Christmas

When Decemberism Crucifies Christmas

Volodymyr Baleha / Shutterstock.com

Volodymyr Baleha / Shutterstock.com

One of the dominant dogmas of the season seems to be both loud and clear: Our value as human beings is often dictated by our capacity to contribute toward economic growth.

This is what happens when Decemberism crucifies Christmas.

One may define “Decemberism” as a state in which the value of human life is determined exclusively by our personal rates of production and consumption. We notice this condition most often, of course, in December. Decemberism is the predominant religious tradition of the so-called “holiday shopping season,” and the significance of Christmas is consistently crucified as a result. As Victor Lebow states:

“Our enormously productive economy … demands that we make consumption our way of life, that we convert the buying and use of goods into rituals, that we seek our spiritual satisfaction, our ego satisfaction, in consumption … we need things consumed, burned up, replaced and discarded at an ever-accelerating rate.”

In striking contrast to the Christmas ramifications of God’s incarnation, to be a human of any value in our current context is closely connected with supply and demand, even if it all leads to our personal and public self-destruction.

51.

Wizards! Caspar! Melchior! Balthasar!
Why fly straight to Fox Herod? Through
Unbounded night—! Bringing only news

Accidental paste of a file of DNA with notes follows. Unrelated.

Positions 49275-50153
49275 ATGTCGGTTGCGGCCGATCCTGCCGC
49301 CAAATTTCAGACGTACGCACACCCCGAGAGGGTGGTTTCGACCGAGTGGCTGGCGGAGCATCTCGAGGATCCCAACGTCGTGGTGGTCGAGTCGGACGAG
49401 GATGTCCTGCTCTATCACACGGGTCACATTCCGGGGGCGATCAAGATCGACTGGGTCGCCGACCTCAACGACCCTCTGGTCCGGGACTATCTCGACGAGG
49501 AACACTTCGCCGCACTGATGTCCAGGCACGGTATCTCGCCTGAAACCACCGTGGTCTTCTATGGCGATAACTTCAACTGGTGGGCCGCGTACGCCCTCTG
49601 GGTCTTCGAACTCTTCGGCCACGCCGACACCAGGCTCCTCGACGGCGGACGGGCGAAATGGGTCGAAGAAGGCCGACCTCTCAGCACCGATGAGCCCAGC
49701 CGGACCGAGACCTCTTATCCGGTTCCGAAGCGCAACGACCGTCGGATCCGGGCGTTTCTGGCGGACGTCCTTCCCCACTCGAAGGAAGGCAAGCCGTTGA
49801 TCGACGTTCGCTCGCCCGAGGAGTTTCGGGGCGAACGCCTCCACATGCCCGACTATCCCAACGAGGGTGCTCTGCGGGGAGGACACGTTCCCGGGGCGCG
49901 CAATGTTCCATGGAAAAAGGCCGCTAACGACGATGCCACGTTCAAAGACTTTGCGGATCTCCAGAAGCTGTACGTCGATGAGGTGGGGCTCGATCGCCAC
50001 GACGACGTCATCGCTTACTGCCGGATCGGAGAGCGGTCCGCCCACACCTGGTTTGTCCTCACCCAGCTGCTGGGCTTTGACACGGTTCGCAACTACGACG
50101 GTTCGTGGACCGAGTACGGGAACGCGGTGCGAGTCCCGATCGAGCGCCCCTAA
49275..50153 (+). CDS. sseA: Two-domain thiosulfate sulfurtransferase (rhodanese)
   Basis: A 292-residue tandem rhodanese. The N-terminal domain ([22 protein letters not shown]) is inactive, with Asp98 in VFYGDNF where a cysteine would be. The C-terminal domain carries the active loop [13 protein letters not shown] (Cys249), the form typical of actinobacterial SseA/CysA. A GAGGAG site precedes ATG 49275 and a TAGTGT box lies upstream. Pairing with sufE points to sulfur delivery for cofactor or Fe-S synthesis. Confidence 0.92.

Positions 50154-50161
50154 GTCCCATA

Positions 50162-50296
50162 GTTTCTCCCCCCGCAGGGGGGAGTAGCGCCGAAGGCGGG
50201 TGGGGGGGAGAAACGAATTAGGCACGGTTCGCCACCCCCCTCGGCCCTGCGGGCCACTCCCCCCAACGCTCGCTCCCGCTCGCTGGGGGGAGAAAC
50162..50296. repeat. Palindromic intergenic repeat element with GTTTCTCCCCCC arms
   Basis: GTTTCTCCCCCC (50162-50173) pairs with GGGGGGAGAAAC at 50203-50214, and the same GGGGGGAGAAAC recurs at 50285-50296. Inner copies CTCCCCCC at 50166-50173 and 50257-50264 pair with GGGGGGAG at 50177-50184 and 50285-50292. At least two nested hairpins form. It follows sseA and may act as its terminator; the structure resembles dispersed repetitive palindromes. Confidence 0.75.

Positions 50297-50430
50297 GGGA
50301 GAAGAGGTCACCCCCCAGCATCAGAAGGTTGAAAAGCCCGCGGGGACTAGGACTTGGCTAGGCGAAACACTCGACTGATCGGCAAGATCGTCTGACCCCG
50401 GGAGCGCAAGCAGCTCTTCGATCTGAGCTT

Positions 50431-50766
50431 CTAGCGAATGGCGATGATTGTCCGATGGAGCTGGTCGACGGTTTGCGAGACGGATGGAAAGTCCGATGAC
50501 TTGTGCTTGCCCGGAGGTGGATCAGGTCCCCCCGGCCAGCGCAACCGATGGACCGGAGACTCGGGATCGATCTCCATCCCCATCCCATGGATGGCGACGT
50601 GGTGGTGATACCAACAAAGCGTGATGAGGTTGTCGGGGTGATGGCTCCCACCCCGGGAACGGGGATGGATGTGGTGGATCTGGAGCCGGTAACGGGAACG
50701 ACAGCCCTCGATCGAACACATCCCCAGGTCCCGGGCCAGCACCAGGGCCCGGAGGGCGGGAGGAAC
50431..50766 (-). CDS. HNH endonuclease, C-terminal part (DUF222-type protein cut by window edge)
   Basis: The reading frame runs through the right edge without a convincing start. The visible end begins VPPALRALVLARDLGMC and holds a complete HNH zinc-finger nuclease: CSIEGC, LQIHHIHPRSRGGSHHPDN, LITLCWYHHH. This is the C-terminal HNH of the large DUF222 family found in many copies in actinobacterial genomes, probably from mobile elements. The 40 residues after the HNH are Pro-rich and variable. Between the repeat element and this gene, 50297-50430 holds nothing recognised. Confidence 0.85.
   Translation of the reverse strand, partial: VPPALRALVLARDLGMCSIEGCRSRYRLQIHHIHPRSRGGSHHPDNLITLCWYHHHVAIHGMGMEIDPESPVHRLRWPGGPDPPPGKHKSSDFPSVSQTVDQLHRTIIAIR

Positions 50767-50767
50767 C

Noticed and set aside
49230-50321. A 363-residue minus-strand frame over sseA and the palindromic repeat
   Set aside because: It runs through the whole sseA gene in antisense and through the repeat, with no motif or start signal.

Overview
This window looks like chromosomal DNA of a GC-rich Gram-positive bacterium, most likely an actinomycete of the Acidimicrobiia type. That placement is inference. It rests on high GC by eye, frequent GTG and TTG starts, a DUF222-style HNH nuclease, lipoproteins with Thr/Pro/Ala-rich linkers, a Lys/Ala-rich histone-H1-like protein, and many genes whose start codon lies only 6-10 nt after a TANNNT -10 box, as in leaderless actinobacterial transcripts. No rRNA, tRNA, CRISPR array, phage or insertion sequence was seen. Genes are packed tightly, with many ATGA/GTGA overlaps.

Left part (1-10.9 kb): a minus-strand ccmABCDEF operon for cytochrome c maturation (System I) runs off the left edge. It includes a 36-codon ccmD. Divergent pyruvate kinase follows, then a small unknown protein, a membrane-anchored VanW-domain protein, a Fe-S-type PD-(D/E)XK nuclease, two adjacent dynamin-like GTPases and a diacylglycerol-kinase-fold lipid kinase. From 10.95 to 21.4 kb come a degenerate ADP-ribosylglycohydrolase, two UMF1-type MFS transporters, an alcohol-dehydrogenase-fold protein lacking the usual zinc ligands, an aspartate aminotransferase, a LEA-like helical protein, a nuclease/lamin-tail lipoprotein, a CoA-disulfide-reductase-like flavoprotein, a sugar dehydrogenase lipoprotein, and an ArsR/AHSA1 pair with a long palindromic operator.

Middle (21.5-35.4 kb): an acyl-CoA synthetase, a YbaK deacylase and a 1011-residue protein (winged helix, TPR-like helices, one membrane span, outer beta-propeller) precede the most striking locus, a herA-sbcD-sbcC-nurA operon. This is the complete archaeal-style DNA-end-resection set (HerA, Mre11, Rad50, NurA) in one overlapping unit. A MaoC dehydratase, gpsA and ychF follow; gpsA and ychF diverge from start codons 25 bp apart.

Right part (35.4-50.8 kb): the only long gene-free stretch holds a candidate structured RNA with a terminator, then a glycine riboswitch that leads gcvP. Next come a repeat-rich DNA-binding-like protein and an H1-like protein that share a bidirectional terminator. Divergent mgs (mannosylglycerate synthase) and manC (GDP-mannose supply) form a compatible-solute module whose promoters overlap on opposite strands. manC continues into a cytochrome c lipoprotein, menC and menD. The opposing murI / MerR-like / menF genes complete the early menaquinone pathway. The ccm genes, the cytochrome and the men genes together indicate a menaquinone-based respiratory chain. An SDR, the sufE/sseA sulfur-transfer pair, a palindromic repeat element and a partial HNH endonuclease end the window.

Ripe for bloodletting. How black a star
You follow. Herod knows. How bizarre
A kingly claim. Will he oppose? Muse
Like Mary? Ha—! Mothers’ sons lose
Heads to swords & axes. Herod bars
The throne to Jesus. Who kills first?
Herod orders. Dash ’em every one—!
Every male child under two years old.
God’s son Jesus flees to Egypt. Thirst
For blood remains. Later he won’t run.
Soldiers spear his side. So God behold.

Marilyn Seven is an artist living in New York City. This sonnet is number 51 in an unpublished collection of 100.

Image: Three wise men looking towards the star,  / Shutterstock 

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To the Millennia and Beyond!

I CONFESS THAT I DO NOT often use the Revised Common Lectionary. As a Bible professor, I prefer to read texts in their larger literary and historical contexts. When a brief reading from one time period is lifted out of its context and juxtaposed with another written many centuries later, it can feel like an invisible hand is forcing me to compare apples and oranges—or even apples and mushrooms.

Nevertheless, I have been enriched by this year’s readings for Advent and Christmas. My “larger historical context” has become the sweep of a thousand years of Israelite history, from King David to the birth of the “son of David.”

For Christians, the coming of Jesus was a singularity. Though we focus on his birth in this season, that lower-class event was barely noticed at the time, and it is not mentioned by two of our gospel writers. It is his entire life, ministry, death, and resurrection that echoes throughout the ages and ushers in our hope of salvation. Our prophets and psalmists from the Hebrew Bible could not foresee details of the Christ-event from their perspectives centuries earlier. Yet their intuitions and hints and poetic expressions of joy over God’s in-breaking from their times are now borrowed to give voice to our exultation over Jesus’ coming today.

In a culture measured by quarterly profits and immediate gratification by credit card, we need a longer view to better understand what God is doing throughout human history. These Advent readings call us beyond the present to the millennia of the past and the hope of the future stretching to eternity.

Reta Halteman Finger, co-author of Creating a Scene in Corinth: A Simulation, taught Bible at Messiah College in Grantham, Pa., and writes a Bible study blog at  http://www.eewc.com/RetasReflections.